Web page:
S. Peter Gary died after a short illness on April 21, 2021 in Santa Fe, NM. He was 81 years old.
Peter was born in Cleveland, Ohio. His parents were Stephen Gary and Marie Shiglinsky Gary. His father taught at Memorial High School in Campbell, Ohio, a Youngstown suburb where his parents raised Peter and his brother Dennis. The two boys were best friends and were raised in a loving family-oriented home. His mother was the star of their Byzantine Church choir and head of the PTA; she guided the family’s basic values and religious beliefs. Peter and Dennis were both students in their father’s ninth grade Algebra I class, where their father exposed both boys to the logic and challenges of mathematics, leading them to advanced degrees and careers in science and engineering, respectively. Their father also inspired Peter and Dennis to develop a love of train photography spending many summers traveling west to photograph locomotives. They pursued this through adulthood and were know as “The Gary Brothers” in professional train circles.
Peter graduated as a National Merit scholar and Valedictorian of his high school class and attended Case Institute of Technology in Cleveland earning a B.S. in Physics. He received a M.S. and Ph.D. in Physics at Washington University in St. Louis. He married Patricia Teves in 1966 and they were blessed with two children.
Peter pursued postdoctoral studies in Plasma Physics Theory at the University of Iowa, the University of St. Andrews in Scotland and at the University College of North Wales. In 1970, he became Assistant Professor and later Associate Professor of Physics at the College of William and Mary. Seven years later he became a staff member at Los Alamos National Laboratory (LANL) where he used theory and computer simulations to study many different problems in Space Plasma Physics. From the late 80s to the early 90s Peter served as a Group Leader. Named a LANL Fellow in 2002, he became a Fellow of the American Physical Society and later the American Geophysical Society. He continued receiving grants to continue his theoretical research activities at Space Science Institute of Boulder until shortly before his death and at last count was author or co-author of more than 320 published scientific papers. Cambridge University Press published his book, “Theory of Space Plasma Microinstabilities.”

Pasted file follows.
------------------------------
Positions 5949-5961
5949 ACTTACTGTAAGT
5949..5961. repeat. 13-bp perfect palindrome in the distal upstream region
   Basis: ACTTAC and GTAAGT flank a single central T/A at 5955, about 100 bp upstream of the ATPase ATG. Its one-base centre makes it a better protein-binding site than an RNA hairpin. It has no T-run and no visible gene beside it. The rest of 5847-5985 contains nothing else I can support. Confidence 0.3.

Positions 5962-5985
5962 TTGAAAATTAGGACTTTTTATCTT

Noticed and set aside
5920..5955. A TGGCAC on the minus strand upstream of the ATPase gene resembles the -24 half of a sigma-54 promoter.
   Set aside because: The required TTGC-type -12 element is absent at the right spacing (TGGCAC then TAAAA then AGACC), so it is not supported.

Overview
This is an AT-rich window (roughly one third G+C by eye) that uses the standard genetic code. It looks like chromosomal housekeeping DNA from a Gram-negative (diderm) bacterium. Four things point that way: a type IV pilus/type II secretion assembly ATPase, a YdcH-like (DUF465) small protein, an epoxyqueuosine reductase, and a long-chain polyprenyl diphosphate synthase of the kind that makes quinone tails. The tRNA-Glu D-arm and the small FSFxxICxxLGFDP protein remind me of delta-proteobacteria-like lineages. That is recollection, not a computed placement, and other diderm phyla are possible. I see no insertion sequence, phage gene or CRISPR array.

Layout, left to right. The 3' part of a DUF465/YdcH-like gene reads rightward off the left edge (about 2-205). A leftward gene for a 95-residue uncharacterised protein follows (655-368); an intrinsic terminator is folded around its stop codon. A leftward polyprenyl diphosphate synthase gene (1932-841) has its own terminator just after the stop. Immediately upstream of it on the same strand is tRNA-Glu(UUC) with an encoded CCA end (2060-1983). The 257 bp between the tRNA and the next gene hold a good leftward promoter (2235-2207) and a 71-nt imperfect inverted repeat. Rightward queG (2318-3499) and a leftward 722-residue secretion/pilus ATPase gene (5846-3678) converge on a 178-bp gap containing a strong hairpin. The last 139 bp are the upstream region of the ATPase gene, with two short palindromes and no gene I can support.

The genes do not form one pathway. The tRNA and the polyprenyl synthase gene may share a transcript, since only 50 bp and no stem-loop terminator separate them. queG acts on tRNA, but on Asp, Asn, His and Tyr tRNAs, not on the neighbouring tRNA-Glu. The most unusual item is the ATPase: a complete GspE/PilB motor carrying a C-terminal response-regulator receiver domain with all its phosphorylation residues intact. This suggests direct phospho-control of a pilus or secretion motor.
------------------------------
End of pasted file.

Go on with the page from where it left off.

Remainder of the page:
While Peter life revolved strongly around physics, he was a very active father driving his daughter to her gymnastic meets throughout New Mexico and being a supportive Boy Scout dad participating in weekend hikes and camping trips. Like many Los Alamos families, winters centered around skiing. Peter skied through 2019 when he and his ski buddy, Steve Newfield, both decided to retire with no broken bones. Any trip to Albuquerque included a stop at the railroad yard in search of locomotives Peter had yet to photograph. Every family visit with his brother involved an effort to photo more locomotives or a ride on one of the classic railroads still operating.